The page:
Oxidative Stress May Have Key Role in Parkinson’s Dementia, Study Finds

Marisa Wexler, MS avatar

by Marisa Wexler, MS |

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An increase in a type of cellular damage called oxidative stress in certain brain regions may be the reason dementia develops in people with Parkinson’s disease, according to a study in rat models.

The study, “Investigating key factors underlying neurodegeneration linked to alpha-synuclein spread,” was published in Neuropathology and Applied Neurobiology.

Parkinson’s is caused by the death and dysfunction of brain cells that make the chemical messenger dopamine, particularly in a region called the substantia nigra or SN. Most people with Parkinson’s will develop dementia or other cognitive impairments, which may be linked with damage in other parts of the brain.

However, the precise biological mechanisms underlying cognitive issues in Parkinson’s remain incompletely understood.

At the molecular level, Parkinson’s is characterized by the formation of aggregates, or clumps, of the protein alpha-synuclein. It has been well-established that alpha-synuclein aggregates can propagate throughout the brain; clumps in one brain region spur clumps to form in other brain regions.

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Oxidative stress and Parkinson’s dementia

A team led by scientists in China conducted a series of experiments that began with injecting alpha-synuclein aggregates into the brains of rats, specifically in a region called the medial forebrain bundle (MFB) that is highly interconnected with other brain regions. They then examined the spread of alpha-synuclein at 60, 90, and 120 days post-injection

After injection, higher levels of phosphorylated alpha-synuclein — the version of the protein mainly responsible for forming aggregates — were seen in the SN region, and also in the frontal cortex and hippocampus. These two brain regions, involved in thinking and memory, are affected in people with dementia.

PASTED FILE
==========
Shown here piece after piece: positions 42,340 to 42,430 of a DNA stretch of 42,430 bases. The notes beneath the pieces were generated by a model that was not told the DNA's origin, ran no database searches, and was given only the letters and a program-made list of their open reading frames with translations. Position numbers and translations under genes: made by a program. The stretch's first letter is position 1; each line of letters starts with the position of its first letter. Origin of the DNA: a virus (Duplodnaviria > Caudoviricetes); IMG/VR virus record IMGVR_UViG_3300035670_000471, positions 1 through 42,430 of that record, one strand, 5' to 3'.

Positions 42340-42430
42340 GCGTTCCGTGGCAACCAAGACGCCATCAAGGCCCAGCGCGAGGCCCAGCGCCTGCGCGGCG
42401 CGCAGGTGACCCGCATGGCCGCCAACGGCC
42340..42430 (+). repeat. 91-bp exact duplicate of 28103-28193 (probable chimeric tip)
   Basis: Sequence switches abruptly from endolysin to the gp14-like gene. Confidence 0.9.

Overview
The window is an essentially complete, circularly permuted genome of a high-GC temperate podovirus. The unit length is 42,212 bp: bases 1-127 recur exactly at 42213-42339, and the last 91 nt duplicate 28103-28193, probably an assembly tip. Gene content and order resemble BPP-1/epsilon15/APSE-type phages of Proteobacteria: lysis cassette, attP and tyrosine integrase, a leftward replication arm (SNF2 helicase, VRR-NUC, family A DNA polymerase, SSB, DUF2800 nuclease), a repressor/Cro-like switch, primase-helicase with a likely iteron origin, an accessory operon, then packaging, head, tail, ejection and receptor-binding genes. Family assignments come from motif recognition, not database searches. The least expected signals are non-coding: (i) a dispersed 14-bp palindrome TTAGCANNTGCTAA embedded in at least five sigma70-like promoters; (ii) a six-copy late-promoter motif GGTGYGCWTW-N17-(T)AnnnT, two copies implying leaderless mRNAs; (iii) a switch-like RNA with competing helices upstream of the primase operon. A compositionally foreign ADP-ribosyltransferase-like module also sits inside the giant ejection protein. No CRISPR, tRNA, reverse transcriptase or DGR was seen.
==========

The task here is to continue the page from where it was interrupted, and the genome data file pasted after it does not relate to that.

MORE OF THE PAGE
Despite the toxic protein’s spread, the researchers found minimal signs of neurological damage in the frontal cortex or hippocampus. Some damage was noted in the substantia nigra, but it was only apparent at the latest time point assessed.

Some motor deficits were evident in rats injected with alpha-synuclein, though again only at later time points when SN damage was also notable. The rats did not show issues with cognition or memory.

The team then conducted a battery of similar experiments, but instead of injecting the rats’ forebrain region or MFB with alpha-synuclein, they injected 6-hydroxydopamine (6-OHDA), a chemical that is highly toxic to dopamine-making cells. Injections of 6-OHDA have been used for decades to create a Parkinson’s model.

An uptick in phosphorylated alpha-synuclein levels was seen in the frontal cortex and hippocampus following the injection. Increased levels of phosphorylated tau — another clumping protein that is mainly associated with Alzheimer’s disease — also were noted after 6-OHDA injection, but not after alpha-synuclein injection.

Injections of 6-OHDA led to potent cell death in the SN, and abnormalities indicating nerve degeneration also were noted in the frontal cortex but not in the hippocampus. Compared with rats injected with alpha-synuclein, rats given 6-OHDA had more pronounced motor problems, and they also showed marked impairment in assessments of learning and memory.

Further examination of the rats’ brains found a marked increase in oxidative stress in the substantia nigra, frontal cortex, and hippocampus following 6-OHDA injection, none of which was seen following alpha-synuclein injection. Oxidative stress is a type of cell damage caused by highly reactive oxygen-containing molecules. Increases in a similar type of cell damage called nitrative stress also were noted following 6-OHDA injection.

“Taken together, these data may suggest that in the absence of an oxidative stress response, [aggregated alpha-synuclein] may not be sufficient to induce rapid and major neurodegenerative changes in the frontal cortex and the hippocampus, despite the presence of phosphorylated” alpha-synuclein spreading to these brain regions, the researchers concluded.

Based on these findings, the team postulated that greater oxidative/nitrative stress in regions important for learning and cognition may play a central role in dementia affecting people with Parkinson’s.

“We therefore propose that future therapeutic interventions to slow or prevent the conversion of [Parkinson’s disease] to PDD [Parkinson’s disease dementia] may be through the reduction of oxidative/nitrative stress,” they wrote.

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